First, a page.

Let us face it; technology can have a powerful impact in modern divorce litigation. Divorcing litigants are often stunned to see the level of technology being used against them during divorce and custody proceedings. Sometimes, litigants are not even aware such evidence even exists.

Consider the following facts, which may apply to your current divorce or custody situation:

  • There are underground servers that store copies of website pages that were previously deleted. Technology experts can frequently find these deleted pages for use during the divorce and custody process.
  • Cellphone carriers do not keep copies of text messages for more than a few of days before purging the text messages from their servers. Moreover, even if your attorney timely subpoenas the text messages sent by your spouse from the cellphone carrier (before they are purged) the carrier will not likely release the actual text messages based upon protections of federal law. However, the carriers do retain (and will release and produce) the dates and times of when such messages were sent to an individual.
  • If you think that your information has been deleted from your computer hard drive or phone—think again. Forensic computer experts are often able to extract deleted data from computer and smartphone hard drives so long as the drive has not been physically damaged or destroyed. This recovered data can include documents, photographs, videos, and email messages thought to be deleted.
  • Every available email, text message, Tweet, Facebook post, LinkedIn entry, Snapchat or Instagram photo, or other social media communication that a divorcing litigant has ever made may be retrieved and used against that person to either impeach or serve as a party admission at trial.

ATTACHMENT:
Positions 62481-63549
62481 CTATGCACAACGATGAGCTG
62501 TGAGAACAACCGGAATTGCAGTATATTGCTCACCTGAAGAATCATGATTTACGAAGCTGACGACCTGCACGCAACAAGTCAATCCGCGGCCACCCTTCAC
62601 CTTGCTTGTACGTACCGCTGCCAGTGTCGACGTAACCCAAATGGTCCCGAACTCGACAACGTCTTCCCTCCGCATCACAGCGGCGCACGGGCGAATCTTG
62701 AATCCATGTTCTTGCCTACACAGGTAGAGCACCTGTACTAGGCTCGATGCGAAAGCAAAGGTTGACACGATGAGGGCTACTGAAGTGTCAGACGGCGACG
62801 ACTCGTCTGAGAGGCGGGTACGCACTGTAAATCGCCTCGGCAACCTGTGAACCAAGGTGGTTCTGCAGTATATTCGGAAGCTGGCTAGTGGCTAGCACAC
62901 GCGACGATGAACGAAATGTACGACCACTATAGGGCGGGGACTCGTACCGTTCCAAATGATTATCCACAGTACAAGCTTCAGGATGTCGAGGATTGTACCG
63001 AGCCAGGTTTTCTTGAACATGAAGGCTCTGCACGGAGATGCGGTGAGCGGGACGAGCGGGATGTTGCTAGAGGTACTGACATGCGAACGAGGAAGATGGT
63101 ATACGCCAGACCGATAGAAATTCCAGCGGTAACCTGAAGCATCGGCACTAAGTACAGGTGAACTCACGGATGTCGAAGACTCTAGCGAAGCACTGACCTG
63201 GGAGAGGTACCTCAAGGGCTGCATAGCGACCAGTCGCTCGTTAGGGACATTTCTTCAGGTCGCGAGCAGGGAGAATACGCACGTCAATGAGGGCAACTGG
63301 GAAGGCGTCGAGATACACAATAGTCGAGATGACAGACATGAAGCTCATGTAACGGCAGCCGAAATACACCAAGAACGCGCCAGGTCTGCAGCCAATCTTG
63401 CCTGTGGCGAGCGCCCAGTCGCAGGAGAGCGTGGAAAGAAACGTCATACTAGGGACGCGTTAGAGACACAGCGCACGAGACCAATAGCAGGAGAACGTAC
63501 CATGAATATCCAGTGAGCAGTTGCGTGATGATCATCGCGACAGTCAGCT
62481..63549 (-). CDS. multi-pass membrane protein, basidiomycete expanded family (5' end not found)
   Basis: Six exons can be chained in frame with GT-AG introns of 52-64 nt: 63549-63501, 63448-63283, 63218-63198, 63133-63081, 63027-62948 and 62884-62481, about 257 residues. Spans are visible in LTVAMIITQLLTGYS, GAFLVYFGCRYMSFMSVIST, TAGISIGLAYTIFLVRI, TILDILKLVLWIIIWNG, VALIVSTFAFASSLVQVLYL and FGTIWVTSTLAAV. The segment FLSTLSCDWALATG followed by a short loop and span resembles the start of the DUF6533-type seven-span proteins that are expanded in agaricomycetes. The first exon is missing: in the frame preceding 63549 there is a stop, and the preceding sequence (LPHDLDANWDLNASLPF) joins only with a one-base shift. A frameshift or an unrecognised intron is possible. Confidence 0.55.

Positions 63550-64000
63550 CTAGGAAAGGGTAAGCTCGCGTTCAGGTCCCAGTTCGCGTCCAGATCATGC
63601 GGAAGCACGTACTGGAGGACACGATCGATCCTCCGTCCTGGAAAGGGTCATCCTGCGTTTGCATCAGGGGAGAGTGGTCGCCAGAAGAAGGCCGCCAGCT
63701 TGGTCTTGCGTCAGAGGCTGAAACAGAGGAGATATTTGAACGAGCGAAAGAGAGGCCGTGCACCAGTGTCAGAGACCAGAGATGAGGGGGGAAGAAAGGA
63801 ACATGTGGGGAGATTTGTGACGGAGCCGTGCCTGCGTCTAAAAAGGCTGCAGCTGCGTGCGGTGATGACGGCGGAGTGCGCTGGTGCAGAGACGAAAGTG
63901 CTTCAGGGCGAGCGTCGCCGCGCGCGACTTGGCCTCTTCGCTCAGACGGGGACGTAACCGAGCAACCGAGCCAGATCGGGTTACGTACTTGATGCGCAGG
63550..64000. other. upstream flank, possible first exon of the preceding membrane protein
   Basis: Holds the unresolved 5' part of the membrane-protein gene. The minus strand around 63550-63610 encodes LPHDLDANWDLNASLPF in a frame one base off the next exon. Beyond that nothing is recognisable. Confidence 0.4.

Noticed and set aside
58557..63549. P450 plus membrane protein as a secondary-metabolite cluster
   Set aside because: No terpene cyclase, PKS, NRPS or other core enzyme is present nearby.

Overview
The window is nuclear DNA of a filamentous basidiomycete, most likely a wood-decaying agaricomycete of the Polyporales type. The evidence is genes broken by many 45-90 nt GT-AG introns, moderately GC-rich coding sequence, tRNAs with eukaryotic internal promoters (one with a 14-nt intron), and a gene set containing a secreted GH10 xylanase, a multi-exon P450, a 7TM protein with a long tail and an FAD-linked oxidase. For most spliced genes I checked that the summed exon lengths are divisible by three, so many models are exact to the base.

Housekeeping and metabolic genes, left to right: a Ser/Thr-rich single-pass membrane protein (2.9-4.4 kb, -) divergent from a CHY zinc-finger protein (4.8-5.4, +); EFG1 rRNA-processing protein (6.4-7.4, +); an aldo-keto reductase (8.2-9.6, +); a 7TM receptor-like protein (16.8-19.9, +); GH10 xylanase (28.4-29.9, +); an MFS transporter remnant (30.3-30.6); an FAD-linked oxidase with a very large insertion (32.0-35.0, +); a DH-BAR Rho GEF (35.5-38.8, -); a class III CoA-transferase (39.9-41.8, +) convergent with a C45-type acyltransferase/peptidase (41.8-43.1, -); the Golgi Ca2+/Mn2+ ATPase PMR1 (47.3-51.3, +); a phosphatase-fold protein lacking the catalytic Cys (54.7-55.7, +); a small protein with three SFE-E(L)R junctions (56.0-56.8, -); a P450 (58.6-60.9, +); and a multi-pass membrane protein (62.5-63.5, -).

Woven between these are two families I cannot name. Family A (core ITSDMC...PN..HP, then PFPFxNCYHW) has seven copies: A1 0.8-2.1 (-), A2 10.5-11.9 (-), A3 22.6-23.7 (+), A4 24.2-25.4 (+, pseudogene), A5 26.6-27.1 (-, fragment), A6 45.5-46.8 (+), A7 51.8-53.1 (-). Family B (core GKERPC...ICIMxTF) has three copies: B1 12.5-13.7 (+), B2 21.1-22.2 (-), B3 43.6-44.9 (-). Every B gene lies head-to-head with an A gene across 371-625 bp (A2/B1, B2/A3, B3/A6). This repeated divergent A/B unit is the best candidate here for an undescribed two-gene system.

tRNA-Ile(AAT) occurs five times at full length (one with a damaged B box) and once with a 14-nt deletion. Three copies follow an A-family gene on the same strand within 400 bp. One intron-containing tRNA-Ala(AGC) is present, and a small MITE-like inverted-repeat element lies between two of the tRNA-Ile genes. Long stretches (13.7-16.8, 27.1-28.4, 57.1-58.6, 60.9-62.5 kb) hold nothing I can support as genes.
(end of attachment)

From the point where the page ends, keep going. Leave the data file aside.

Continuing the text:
• Every new smartphone uses GPS and data to locate the user. However, that location data is retained on the device (and possibly third-party mapping applications) showing exactly where and when the holder of the phone traveled over a period of time.

Given the increased reliance on electronic communications as evidence in divorce and custody matters, carefully consider the following principles before pushing the “publish” button on your latest Tweet or Facebook post.

  • You should assume that every aspect of your online presence will be used as evidence in court. Do not include anything in your posts that you would not want a judge to see.
  • Divorces can rouse many emotions. Do not send anything impulsively or while feeling emotional. Texts sent in moments of anger or desperation can be taken out of context and used against you in court.
  • Prepare a draft of all communication and carefully review before sending. This will help ensure that your message paints an accurate picture of you and will not be misinterpreted or distorted by anyone.

Remember that after you hit the Tweet, Send or Post buttons on your devices, your messages are backed up and likely accessible to your spouse and his or her attorney. However, in addition to thinking before you communicate, there are some additional steps you can take to protect yourself in the online world. Consider the following simple steps before (or as soon as possible thereafter) a divorce or custody case is ever contemplated:

  1. Perform a Google search with every variation of your name, including a search for images, to ensure that no inappropriate information about you exists on the web.
  2. Review your privacy and security settings on all smartphone and social media accounts.
  3. Do not “friend” anyone on Facebook that you do not know personally. Investigators routinely to try to gain access to individual profiles and information to learn everything they can.
  4. Change all online passwords to social media accounts, smartphones, wireless routers, bank and investment accounts, life insurance and other financial accounts.
  5. Avoid posting a “Tweet” on Twitter. If you must Tweet, be sure to disable the Tweet location settings and try not to say anything disparaging out your soon-to-be ex.
  6. Avoid sending Snapchat photos or posting Instagram photos unless you are absolutely certain such information will have no relevance in your divorce case—even then you should still think twice about posting. Remember, especially in the case of Snapchat, software exists that can recover photos and conversations that were ‘deleted’ by the application.
  7. Disable your LinkedIn account or ensure the accuracy of your LinkedIn profile page.

Consider taking these simple steps if a divorce or custody proceeding is looming on your horizon. For further and specific information concerning the use, or protection, of electronic communications during litigation, please do not hesitate to call me at 202-872-0400.